And by the way, this is not just a Nigerian problem; it is an African problem. It appears that Africans don’t have those who can develop its untapped youthful resources. Why? Many of the experts to develop and mentor these youths have either died prematurely (thanks to HIV-AIDS and short life-expectancy). Other mentors have chosen to freely donate their services to other nations in what is known as brain-drain.
Left with nothing to do, many of our untapped youthful resources are forced to become the raw materials of other “noble” causes, such as fighting as child soldiers in senseless tribal and political wars. In other cases, as in recent times, the youthful resources voluntarily offer their free services to assist in international jihadist wars.
Those who do not volunteer in Jihadist wars serve as political vigilantes for opportunistic political parties—for a bowl of rice or T-shirt.
Other youths resort to trafficking in illicit drugs. And so Nigeria has become a transit point for heroin and cocaine intended for European, East Asian, and North American markets. The country has also become consumer of amphetamines, a safe haven for Nigerian narco-traffickers operating worldwide, a major money-laundering center, and a nest for massive corruption and criminal activity;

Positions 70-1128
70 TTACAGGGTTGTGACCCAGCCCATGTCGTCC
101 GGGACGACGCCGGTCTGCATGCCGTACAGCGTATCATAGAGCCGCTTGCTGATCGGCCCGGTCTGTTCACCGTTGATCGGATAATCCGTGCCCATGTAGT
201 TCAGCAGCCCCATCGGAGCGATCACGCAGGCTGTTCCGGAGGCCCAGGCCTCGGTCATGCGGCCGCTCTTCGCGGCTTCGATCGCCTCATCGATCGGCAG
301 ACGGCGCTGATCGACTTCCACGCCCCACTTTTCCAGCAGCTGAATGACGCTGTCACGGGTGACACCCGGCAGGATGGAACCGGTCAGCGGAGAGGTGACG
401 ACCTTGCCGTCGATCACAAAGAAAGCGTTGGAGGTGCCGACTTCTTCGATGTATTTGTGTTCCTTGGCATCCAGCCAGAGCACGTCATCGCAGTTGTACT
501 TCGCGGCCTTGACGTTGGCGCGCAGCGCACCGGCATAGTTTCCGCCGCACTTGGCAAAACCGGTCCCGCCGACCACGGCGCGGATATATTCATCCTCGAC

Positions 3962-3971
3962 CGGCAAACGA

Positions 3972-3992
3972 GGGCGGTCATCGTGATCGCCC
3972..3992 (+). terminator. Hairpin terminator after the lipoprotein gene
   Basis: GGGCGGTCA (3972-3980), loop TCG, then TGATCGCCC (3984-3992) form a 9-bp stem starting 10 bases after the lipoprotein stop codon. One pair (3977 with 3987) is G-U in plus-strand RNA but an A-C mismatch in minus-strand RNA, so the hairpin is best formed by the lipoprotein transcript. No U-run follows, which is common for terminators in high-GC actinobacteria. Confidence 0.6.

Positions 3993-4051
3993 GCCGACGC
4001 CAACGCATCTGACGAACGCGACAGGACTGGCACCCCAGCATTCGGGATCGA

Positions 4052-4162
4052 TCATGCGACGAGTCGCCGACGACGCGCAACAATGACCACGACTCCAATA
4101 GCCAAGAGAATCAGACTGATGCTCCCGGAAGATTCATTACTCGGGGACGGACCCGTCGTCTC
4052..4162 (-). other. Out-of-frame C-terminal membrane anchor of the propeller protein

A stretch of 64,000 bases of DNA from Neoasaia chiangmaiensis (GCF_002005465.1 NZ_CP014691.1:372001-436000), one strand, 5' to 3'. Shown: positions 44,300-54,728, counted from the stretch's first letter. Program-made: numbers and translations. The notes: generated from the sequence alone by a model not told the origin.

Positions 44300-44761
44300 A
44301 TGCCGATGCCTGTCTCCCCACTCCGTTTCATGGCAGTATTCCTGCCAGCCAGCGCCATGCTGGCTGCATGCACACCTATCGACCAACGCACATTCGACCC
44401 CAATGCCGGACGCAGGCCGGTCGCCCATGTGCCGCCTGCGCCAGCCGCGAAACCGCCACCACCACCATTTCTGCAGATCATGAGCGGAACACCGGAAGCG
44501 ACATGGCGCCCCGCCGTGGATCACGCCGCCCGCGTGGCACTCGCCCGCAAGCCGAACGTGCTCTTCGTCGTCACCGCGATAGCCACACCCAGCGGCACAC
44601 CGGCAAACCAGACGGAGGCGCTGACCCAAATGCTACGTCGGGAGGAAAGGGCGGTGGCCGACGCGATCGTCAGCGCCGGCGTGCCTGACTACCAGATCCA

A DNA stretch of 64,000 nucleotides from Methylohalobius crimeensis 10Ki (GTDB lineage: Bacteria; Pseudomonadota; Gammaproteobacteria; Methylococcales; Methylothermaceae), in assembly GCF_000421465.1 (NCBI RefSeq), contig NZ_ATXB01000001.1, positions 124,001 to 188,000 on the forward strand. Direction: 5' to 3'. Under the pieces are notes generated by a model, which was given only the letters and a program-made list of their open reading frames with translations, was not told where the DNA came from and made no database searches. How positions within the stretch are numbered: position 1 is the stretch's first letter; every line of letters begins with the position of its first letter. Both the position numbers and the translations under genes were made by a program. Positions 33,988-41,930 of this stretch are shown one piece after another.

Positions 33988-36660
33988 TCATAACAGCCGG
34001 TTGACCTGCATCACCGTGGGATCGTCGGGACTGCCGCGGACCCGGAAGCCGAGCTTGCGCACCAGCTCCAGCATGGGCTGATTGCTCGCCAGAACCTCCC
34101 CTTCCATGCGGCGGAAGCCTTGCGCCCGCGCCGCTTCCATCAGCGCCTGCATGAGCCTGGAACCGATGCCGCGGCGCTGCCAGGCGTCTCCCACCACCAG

You be the judge, is Nigeria Risky or At Risk?
#6. Educational System
The UNESCO (United Nations Educational, Scientific and Cultural Organization) says any country that wishes to become part of the 21st Century should be devoting 30-40 per cent of her total annual budget to education. I don’t think this can be said of Nigeria.
I have been to a couple of university campuses in this country. Nigeria has some of the worst academic environments I have visited. Poorer countries seem to place a higher premium on the oven where their future leaders are baked. Not here.
The tragic deterioration of Nigeria’s educational system is a cause for concern. With the following indicators, is the nation Risky or At Risk?: